DARTMOUTH, N.S. -- It's not quite a done-deal, but a new development at the former Shannon Park site in Dartmouth could be a game-changer on that side of the Halifax harbour.

If the proposed redevelopment goes as planned, 26 new city blocks will emerge from the old site along with housing for as many as 7,000 people.

The plan also includes 145,000 square feet of commercial space, and 15.5 acres of public park space.

The complete proposal is available online.

"It is a game changer for the area, so we're very excited about the opportunity", Halifax Regional Coun. Tony Mancini told CTV News Monday, noting the plan includes lots of new infrastructure.

"You're going to have transit going through here, there's a potential to have another ferry that would run from Bedford to Shannon Park to Halifax and then repeat that."

The councillor's enthusiasm seems to be shared by some areas residents.

Walking his dog past the site Monday, John Macoomb said he liked what he'd heard about the proposal.

"I think as long as they factor in that they need a mix of mid to low-income housing as well as high-end housing, i think it will work," he said.

Canada Lands Company, the federal agency that purchased the land in 2014, eventually tore down dozens of abandoned apartments and other structures on the site.

Millbrook First Nation also owns a smaller portion of the sprawling parcel of land.

For a while, there was much speculation Shannon Park would be an ideal site for a proposed new stadium, but that idea eventually fizzled out.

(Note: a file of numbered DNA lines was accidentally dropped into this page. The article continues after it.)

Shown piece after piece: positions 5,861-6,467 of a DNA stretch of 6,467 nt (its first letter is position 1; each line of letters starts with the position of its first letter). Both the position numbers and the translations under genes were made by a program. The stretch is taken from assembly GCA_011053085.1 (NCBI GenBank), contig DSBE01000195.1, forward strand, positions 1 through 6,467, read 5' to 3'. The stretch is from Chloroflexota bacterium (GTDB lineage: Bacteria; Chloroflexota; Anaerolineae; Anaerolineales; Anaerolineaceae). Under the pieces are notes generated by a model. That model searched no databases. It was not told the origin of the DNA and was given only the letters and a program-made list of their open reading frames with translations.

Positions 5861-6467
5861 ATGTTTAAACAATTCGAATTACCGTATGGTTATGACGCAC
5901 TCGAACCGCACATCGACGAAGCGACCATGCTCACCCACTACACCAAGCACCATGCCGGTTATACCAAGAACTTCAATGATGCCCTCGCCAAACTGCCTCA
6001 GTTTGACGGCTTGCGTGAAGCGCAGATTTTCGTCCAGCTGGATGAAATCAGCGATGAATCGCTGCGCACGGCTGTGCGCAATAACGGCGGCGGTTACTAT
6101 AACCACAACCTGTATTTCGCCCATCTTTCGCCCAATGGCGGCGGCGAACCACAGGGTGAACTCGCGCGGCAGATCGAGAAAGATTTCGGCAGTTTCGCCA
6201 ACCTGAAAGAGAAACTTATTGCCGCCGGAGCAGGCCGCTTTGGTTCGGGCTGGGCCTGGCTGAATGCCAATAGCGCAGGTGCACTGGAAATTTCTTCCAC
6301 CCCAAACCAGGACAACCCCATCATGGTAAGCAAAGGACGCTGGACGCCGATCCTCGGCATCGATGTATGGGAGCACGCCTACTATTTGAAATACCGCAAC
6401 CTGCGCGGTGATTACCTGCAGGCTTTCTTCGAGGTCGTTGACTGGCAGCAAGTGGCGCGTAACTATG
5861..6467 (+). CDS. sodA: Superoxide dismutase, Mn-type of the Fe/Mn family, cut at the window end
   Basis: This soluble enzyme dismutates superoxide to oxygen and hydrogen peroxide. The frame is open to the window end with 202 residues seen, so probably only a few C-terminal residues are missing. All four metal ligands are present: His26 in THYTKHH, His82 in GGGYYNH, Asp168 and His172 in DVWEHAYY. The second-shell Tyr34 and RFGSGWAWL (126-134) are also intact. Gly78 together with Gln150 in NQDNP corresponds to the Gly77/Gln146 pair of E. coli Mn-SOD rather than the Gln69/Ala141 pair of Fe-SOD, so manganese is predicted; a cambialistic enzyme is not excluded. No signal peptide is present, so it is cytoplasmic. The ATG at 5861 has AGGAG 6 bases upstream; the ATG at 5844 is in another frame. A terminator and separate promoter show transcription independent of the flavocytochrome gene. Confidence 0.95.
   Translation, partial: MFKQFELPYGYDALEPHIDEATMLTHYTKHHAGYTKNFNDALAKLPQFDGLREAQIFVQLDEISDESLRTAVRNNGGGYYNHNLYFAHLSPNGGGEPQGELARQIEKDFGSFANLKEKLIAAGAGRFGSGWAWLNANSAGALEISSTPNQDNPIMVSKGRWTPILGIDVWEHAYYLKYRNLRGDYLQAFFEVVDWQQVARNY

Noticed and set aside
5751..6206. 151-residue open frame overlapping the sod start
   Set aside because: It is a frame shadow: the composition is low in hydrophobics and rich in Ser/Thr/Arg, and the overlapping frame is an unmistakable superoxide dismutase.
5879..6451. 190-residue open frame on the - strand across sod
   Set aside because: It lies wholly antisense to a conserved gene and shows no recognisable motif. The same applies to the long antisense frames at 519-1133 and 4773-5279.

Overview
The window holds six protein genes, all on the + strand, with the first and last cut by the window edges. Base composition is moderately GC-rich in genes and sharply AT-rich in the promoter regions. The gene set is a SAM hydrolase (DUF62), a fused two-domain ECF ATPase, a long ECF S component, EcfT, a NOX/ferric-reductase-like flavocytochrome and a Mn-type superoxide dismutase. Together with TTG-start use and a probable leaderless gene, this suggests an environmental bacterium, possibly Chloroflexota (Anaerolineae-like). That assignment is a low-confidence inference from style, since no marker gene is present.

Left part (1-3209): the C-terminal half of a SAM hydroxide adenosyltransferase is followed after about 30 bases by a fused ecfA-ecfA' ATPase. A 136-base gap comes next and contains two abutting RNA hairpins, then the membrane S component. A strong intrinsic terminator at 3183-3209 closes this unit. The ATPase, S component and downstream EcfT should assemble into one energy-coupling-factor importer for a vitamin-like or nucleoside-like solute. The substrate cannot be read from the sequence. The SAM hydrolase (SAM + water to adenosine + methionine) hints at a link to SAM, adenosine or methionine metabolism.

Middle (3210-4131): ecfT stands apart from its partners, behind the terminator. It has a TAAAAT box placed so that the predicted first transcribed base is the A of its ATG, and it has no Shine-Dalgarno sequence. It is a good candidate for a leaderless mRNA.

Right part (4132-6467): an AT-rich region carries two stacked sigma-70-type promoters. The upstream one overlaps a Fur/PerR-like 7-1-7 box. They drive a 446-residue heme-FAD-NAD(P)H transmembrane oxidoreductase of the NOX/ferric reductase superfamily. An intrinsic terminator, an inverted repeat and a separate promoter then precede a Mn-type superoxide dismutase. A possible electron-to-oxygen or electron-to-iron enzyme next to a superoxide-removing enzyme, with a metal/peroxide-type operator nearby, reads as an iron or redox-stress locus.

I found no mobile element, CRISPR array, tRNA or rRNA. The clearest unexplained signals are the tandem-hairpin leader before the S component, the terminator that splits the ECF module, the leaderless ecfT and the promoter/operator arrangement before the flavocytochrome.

In an email to CTV News, the organization's Senior Director of Real Estate mapped out the long journey to the current plan.

"Since 2016 CLC has worked to provide with HRM staff responses to various planning related question relating the preferred development concept for Shannon Park, which was submitted to HRM as a preliminary planning approval application in late 2016," said Chris Millier.

"In the intervening period HRM undertook the preparation of Centre Plan which was approved by Council in 2019 and which has provided the formal approvals framework for redevelopment of Shannon Park.

"In late 2019 CLC submitted the current formal application and has undertaken ongoing discussion regarding staffs' review of the application.

"The current HRM-led engagement process will enable HRM staff to finalize its review and draft a development agreement which will enable formal approval of the development concept by Community Council."

But not everyone agrees that housing is the best use for the prime piece of waterfront property.

"Residential properties can be placed anywhere - just conveniently by highways, highway access.  In my opinion, this is not a good place," retiree Arnost Cepica told CTV News, adding he often visits the Shannon Park trail to walk his dog.

Canada Lands says once the design has been approved, it'll be able to proceed with detailed engineering and seek approval for construction of streets and services.

While unsure how long the design and approval process will take, Millier says construction will go quickly once it starts, wrapping up in 12 to 18 months.